In the summer of 2014, I put together a traverse of Peru’s Cordillera Blanca. One of the world’s highest and most beautiful mountain ranges, to the best of my knowledge, it was the first time that such a trek had been completed.
Beginning at the village of Hualcallan and finishing at Pastoruri Glacier, the route consisted of a combination of established trails, cross-country scrambles, and the occasional stretch along backcountry dirt roads. Measuring approximately 400 km (249 mi) in length, it took 16 days to complete and included more than 20 mountain passes ranging between 4,347 m and 5,201 m (14,262 ft-17,064 ft). After eight years and quite a few requests, I’ve finally put together a “quick & dirty” guide for the route (no point rushing these things 😉 ). The article includes GPS data, logistical tips, alternates, and trekking notes for the route’s four stages.
CBT Shout-outs: Before getting started, I’d like to mention two people in regard to the CBT – Austin Lillywhite and Ryan “Dirtmonger” Sylva. The former completed three of the trek’s four stages in 2017 and was kind enough to provide information on a couple of alternate routes. The latter is an old friend who, along with a pair of mates (Bobcat and Stef), completed the CBT in 2018 and has contributed updated logistical information, photos, and route options from their journey (Note: For more on Austin and DM see online resources below).
At a Glance
Distance: 249 miles (400 km) approx.
Average Duration: 16-22 days
Start / Finish:
- Northern Terminus: Hualcallan (3,133 m/10,279 ft)
- Southern Terminus: Pastoruri Glacier (5,033 m/16,512 ft)
Highest Elevation: Ishinca Pass (5,201 m/17,064 ft)
Lowest Elevation: Hualcallan (3,133 m/10,279 ft)
Total Elevation Gain: 25,417 m (83,389 ft)
- Nevado Alpamayo at sunset
- Ishinca and Cashan Passes
- The archeological site of Chavin de Huantar
- Puya Ramondii around Lake Qishqiqucha
- Regenerating swims in bone-chilling alpine lakes
- The friendliness and hospitality of the Cordillera Blanca’s residents
- Situated in the Ancash region of Peru, the Cordillera Blanca is a sub-range of the Andes mountains. It’s approximately 13 miles wide (21 km) and 124 miles (200 km) long as the condor flies.
- The Cordillera Blanca contains a dozen peaks that are higher than 20,000 ft (6,096 m), with a further twenty-four topping 18,000 ft (5,486 m).
- There are estimated to be 722 individual glaciers within the Cordillera Blanca range, which is the largest concentration of tropical-zone glaciers on the planet. Since the 1970’s they have retreated more than 15%. A staggering reduction, especially considering their hydrological importance to a growing Peruvian population.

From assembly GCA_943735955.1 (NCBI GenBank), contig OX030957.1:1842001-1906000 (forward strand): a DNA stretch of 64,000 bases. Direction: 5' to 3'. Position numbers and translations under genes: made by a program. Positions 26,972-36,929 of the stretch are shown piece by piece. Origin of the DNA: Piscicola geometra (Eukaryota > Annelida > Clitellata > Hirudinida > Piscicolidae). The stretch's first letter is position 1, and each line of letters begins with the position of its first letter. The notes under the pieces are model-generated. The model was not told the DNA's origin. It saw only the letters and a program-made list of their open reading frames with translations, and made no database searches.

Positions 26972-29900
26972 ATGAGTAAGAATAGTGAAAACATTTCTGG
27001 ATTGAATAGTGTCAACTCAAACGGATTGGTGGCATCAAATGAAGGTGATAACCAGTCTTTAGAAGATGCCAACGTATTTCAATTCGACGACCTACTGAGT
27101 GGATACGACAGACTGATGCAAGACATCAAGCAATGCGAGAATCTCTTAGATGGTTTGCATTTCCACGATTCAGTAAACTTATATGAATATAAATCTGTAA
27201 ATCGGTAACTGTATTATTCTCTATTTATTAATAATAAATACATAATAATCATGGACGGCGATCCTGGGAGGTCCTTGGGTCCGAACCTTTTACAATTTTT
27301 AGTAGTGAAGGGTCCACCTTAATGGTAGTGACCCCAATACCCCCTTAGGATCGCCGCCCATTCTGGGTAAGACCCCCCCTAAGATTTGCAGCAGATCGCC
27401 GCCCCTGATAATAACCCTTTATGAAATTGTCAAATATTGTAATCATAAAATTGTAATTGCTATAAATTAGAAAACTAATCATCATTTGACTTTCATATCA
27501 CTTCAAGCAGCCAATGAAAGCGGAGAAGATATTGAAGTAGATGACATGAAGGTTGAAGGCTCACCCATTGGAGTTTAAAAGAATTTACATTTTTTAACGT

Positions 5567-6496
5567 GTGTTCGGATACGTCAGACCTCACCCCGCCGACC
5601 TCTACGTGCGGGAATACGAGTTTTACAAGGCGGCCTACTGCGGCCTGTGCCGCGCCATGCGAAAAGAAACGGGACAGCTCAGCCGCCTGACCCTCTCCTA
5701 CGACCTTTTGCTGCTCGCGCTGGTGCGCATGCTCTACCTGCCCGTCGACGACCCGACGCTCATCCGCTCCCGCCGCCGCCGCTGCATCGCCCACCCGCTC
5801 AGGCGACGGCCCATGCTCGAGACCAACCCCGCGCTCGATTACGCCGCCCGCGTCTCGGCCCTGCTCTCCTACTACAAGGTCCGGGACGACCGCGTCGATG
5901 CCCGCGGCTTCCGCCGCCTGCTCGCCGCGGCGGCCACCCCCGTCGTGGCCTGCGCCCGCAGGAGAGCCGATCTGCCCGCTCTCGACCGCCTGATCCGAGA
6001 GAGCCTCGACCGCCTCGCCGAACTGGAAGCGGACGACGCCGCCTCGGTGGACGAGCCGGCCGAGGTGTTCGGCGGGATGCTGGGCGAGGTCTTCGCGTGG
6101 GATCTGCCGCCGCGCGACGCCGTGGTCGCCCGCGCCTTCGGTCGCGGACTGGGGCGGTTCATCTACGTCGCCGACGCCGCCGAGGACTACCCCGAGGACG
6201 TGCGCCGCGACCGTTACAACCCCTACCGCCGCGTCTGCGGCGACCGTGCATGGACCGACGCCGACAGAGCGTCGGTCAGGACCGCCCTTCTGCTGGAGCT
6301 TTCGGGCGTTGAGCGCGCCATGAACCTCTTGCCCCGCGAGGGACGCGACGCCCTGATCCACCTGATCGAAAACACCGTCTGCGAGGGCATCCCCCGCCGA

- In 1970, the Cordillera Blanca was rocked by an earthquake (7.9 on the Richter scale) that wiped out 95% of Huaraz (the regional capital), completely destroyed the town of Yungay, and was responsible for the deaths of up to 70,000 people. It was the worst natural disaster in Peru’s history, and the resulting avalanche is considered the deadliest in world history.
- For history buffs such as myself, a not-to-be-missed side trip during the CBT is the historic village of Chavin de Huantar. Located on the eastern flanks of the Cordillera Blanca, in addition to its picturesque plaza and dramatic setting, Chavin is home to a World Heritage-listed archeological site that dates back more than 3000 years. Chavin de Huantar was the religious center of the Chavin people, one of the major pre-Inca cultures of Peru.
- Legend has it that Artesonraju Peak (6025 m/19,767 ft) is the inspiration behind the famous Paramount Pictures icon. A few miles north of there lies Nevado Alpamayo, a pyramid-shaped mountain that was voted the world’s most beautiful mountain by an international survey commissioned by the German Alpine Club in the 1960s.
For the purposes of resupply, I split the CBT into four stages (click on the links below for journal entries from 2014). Each of the stage trailheads is accessible by public transport, meaning that folks that aren’t interested in thru-hiking the CBT could potentially do one or more of the stages as stand-alone hikes (Note: Distances have been updated as of 2022, and will vary depending on route choices):
The CBT takes place in Parque Nacional Huascarán. For any multi-day hike in the park, you’ll need to obtain a trekking permit from their office in Huaraz (-9.53203, -77.52984) before setting out.
- May to September is the dry season in the Peruvian Andes. Technically speaking, this is late autumn/winter in the southern hemisphere, however, due to the fact that the Cordillera Blanca is situated so close to the equator, temperature fluctuations are relatively minor throughout the year. I hiked from late August to early September and had fine weather throughout most of the 16 days. Temperatures ranged between highs around 20°C and lows of -10°C (Note: The latter was experienced when camping just below 5,000m).
- What’s too early? What’s too late?: Obviously, conditions will vary from year to year, but given average annual snow levels, I wouldn’t recommend starting the route before early June or later than the end of September. A case in point is Austin Lillywhite’s May 2017 hike, where he was unable to go over Stage 3’s Cashan Pass because of snow conditions.
- My CBT Experience: I took 16 days to complete the CBT. Some of those days were spent route finding, visiting archeological sites, and generally checking out other points of interest along the way. I took one complete “zero-day” (rest day) in Huaraz and another “nero” (almost a zero) in Chavin. Pushing a little bit harder and without the diversions, route-finding, and rest day, I suspect I would have taken around 13 days to complete the hike.